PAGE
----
The short moment of expressing our emotions helped some, but it also gave rise to anxiety and fear due to ruminating. With some group members, it gave time for pause and planning. All of this was short lived of course as time went by and thirst and hunger started to eat away at us. Having a shelter gave the emotions a time to calm down and think. The process that we went through was similar as to what someone goes through in a time of happiness, and it was imperative for the group members to understand the effects of dopamine and what mood caused its release.
            By understanding how dopamine works, we can recall positive memories in negative emotional times and this knowledge will aid in positive motivational mood and behavior later. Why was the group feeling joy for this short time in the midst of this tragic event? It was due to the parasympathetic system, which counters the sympathetic nervous system, and it was starting to balance itself out temporarily, and it was putting a halt on the negative emotions (Brannon et al., 2014).
Tranquility and its effects on behavior and motivation
            The effects on our motivation, behavior, and emotions in this temporary shelter were the result of the dopamine release from the stress and gave us a more relaxed state of mind; it helped with optimism, creativity and mental strength to deal with pains and bodily aches. The release of endorphins aided us as a natural pain reliever against the physical and emotional discomfort the group was feeling, and so it seemed for that moment of time that we could handle anything by having a feeling of “the runners” high due to having this shelter.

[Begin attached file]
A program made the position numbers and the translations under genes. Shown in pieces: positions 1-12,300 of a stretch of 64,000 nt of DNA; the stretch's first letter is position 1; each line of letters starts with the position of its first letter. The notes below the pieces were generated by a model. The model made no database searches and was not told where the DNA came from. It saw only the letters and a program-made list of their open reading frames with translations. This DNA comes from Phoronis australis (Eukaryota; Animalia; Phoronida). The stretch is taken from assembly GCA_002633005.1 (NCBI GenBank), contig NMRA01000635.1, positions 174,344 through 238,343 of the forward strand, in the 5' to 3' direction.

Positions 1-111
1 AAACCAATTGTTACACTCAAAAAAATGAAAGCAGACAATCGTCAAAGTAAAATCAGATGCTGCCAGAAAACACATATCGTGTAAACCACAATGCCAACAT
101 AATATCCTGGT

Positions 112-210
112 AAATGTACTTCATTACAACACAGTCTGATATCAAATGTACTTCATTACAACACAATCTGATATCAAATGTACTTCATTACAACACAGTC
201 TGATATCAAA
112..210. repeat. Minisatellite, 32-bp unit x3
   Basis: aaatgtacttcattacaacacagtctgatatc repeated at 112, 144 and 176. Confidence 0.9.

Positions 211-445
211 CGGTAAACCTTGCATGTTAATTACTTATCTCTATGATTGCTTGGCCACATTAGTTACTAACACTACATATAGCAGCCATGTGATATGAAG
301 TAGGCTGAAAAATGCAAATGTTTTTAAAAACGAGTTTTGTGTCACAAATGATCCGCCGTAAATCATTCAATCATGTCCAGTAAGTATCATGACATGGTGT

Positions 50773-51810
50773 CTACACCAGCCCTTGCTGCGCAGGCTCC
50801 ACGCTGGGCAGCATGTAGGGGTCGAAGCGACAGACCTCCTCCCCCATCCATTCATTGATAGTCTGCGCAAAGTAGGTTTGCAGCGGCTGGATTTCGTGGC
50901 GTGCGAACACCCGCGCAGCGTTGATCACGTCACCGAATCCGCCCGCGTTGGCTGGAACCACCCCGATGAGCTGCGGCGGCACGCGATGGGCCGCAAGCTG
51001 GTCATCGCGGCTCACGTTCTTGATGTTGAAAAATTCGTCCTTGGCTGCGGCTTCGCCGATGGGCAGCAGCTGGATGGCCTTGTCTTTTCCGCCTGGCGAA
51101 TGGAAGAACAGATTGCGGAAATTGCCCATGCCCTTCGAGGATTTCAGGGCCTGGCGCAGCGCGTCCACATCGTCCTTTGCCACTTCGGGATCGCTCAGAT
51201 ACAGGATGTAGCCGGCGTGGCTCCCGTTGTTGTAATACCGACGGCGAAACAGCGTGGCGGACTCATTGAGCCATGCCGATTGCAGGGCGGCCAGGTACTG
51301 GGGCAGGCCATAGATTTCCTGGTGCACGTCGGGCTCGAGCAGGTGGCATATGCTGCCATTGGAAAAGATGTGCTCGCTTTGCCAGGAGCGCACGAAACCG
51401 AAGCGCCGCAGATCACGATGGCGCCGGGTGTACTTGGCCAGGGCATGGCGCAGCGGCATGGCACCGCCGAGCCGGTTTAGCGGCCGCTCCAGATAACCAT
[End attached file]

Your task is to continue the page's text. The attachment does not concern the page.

In addition, the temporary shelter aided in the release of serotonin which in turn activated the pineal gland to produce melatonin (Peuhkuri, 2012), that assisted us in getting good sleep, in turn causing our minds to relax by reducing aggression and get some sleep. With rest, it aided us with physical and mental recovery, by slowing down the onset of depression.
            Having a rest in the shelter and the emotions of happiness also aided in the prolactin response increase (Pochelli, 2015). The prolactin response increase had a positive effect when it came to temporary happiness and helped in cognition thinking by perceiving the situation as they were, and not to over exaggerating the issue as well as aided in memory to recall skills sets or simply where someone put their cutting tool. 
            Protect brain from stress. As we pondered on our situation in this temporary shelter in a state of momentary bliss, the brain was working to protect itself from the stress that our environment and predicament was causing. What was happening in our brain that was aiding in our mental survival was that in order to protect itself, the brain releases a protein called brain-derived neurotropic F. This neurotrophin changes activity into synaptic and cognitive plasticity when researched in adult animals (Autry & Monteggia, 2012).